A real summers day with very little wind, but still very few butterflies were around, although I did see Meadow Brown, Ringlet, Marbled White and Large White.
The lack of blue in the butterflies was balanced by the flax that is now flowering on this side of the village. Colin Sumner confirmed that the white fields on the Reach Road side were also flax of a different variety.
Although were are already well through the breeding season for many birds, this little songster was still giving an aerial concert as I walked along (see end).
I particularly liked this view of a male Kestrel as it hovered just above the cliff edge with the sea behind.
When they hover they maintain an almost stationary position. They d that by facing into the wind, and although it was very light today there was enough to see that it always faced the same direction. When it moved up the hill passed me it meant that it would almost be facing me when it next hovered, looking for prey.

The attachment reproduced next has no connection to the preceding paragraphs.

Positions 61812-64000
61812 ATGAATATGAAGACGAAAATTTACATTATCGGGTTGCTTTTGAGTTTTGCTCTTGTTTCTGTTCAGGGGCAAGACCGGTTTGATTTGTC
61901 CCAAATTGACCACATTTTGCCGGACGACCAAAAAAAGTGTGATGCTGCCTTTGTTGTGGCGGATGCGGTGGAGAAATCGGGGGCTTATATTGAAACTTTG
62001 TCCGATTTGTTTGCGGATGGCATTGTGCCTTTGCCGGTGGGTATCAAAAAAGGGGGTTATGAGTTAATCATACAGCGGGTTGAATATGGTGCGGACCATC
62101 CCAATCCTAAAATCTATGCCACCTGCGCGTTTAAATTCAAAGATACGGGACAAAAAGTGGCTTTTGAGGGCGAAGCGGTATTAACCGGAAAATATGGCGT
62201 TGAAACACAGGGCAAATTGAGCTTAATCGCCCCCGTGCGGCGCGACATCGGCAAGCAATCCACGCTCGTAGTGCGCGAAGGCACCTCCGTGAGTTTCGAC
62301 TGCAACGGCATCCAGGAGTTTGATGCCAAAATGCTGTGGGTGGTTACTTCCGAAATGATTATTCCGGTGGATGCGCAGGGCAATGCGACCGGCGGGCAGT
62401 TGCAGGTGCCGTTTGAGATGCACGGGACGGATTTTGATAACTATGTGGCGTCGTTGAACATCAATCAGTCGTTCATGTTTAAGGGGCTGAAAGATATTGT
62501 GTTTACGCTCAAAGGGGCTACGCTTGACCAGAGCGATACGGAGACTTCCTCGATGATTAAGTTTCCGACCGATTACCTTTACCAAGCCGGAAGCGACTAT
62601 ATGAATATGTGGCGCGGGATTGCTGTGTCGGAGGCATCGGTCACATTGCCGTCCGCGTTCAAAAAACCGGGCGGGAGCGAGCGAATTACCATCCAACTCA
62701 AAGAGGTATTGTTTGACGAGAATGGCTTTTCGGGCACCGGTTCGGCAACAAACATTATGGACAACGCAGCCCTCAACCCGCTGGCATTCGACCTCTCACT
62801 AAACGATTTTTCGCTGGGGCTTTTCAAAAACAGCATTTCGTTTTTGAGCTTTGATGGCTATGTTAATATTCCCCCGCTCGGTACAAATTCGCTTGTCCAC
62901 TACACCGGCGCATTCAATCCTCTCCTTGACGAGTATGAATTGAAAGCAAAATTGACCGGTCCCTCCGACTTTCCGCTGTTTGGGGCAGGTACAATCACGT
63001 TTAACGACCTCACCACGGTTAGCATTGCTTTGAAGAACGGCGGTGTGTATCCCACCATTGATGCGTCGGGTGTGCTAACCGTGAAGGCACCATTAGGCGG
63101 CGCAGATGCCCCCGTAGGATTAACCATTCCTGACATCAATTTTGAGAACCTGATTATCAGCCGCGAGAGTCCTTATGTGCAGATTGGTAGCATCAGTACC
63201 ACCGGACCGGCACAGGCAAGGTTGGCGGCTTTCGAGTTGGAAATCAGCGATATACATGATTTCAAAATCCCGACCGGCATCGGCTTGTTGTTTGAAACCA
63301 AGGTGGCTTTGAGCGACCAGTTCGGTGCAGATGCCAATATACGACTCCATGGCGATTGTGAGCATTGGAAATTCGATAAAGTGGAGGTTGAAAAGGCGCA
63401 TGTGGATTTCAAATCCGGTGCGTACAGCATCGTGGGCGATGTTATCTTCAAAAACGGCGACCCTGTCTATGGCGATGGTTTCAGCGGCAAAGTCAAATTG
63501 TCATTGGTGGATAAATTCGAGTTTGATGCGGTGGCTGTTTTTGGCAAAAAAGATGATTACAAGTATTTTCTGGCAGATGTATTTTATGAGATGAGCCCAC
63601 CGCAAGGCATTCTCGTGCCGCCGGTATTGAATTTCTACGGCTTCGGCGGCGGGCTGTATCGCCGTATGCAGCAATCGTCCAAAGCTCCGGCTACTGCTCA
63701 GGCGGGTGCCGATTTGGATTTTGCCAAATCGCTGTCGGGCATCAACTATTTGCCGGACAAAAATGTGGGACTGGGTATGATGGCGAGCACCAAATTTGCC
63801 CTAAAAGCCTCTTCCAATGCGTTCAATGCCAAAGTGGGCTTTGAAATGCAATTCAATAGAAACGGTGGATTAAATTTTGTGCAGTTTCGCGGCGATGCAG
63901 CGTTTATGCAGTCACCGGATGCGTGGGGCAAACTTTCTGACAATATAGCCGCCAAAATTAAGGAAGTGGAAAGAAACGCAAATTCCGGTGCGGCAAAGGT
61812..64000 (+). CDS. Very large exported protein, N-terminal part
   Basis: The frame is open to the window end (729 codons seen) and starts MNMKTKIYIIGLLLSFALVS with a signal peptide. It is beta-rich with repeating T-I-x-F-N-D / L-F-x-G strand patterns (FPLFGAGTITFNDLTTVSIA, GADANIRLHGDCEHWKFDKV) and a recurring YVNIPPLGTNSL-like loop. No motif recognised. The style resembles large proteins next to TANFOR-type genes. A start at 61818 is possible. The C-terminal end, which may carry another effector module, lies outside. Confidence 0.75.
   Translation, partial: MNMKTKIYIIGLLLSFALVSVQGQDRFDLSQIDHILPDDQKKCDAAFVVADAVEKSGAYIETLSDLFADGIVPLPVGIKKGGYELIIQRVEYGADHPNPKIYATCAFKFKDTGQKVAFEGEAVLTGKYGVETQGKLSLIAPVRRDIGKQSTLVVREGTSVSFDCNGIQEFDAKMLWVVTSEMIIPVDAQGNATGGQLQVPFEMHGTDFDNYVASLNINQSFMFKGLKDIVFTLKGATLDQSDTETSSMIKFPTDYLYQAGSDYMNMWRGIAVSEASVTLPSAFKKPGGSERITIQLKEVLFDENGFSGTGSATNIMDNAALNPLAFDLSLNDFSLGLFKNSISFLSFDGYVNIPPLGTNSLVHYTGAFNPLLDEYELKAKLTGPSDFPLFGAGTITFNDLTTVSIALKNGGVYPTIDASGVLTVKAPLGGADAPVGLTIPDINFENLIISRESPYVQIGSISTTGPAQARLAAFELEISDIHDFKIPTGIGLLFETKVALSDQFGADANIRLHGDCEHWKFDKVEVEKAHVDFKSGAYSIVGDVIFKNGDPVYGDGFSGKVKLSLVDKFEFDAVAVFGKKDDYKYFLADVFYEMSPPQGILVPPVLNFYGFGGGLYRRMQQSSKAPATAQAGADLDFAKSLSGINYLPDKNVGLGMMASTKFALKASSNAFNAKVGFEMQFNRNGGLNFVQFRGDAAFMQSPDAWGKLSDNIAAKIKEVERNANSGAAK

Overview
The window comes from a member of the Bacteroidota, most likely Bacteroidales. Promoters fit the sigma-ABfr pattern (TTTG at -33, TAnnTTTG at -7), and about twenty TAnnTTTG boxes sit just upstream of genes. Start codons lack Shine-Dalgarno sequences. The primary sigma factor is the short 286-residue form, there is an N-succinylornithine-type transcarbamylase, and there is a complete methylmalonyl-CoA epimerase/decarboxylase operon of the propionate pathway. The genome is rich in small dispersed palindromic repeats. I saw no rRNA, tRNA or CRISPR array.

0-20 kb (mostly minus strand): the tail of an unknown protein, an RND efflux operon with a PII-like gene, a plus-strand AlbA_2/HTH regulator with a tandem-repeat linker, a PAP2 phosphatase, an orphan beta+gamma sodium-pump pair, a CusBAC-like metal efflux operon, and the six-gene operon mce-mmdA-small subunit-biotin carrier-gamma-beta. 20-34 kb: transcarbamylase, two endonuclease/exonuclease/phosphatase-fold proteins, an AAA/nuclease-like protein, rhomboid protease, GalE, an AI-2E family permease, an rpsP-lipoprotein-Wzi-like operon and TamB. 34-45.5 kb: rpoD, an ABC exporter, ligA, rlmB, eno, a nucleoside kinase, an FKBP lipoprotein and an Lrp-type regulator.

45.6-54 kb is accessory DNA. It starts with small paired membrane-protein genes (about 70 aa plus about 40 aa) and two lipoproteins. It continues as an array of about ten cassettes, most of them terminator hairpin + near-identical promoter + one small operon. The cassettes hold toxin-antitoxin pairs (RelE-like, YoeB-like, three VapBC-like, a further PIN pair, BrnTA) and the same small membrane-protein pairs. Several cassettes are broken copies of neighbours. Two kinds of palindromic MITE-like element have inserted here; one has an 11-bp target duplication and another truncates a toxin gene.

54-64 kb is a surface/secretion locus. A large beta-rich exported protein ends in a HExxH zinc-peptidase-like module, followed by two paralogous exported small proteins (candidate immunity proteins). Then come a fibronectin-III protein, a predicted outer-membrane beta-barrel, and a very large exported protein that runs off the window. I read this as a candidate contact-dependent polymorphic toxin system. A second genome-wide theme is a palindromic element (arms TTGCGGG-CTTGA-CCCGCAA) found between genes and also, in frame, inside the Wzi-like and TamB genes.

It also meant that the sun would be in the wrong direction. In this picture you can see the Alula lifting on the left wing. The Alula is a small projection of feathers, along the leading edge of the wing. It is normally held flat but it can be moved. When flying at a slow speeds or landing, the bird moves its Alula slightly upwards and forward, which creates a small slot on the wing's leading edge. This functions in the same way as the slats on the wing of an aircraft, allowing the wing to achieve a higher than normal angle of attack – and thus lift – without resulting in a stall.
One of the things I noticed in these pictures was how large the eye looked. Although a daytime flyer Kestrels are often seen hunting at dusk, and presumably the large eye is a useful adaption at this time.
The songbird at the start was a Meadow Pipit. They don't stay up for a long period and give their song as the "parachute" back to the ground.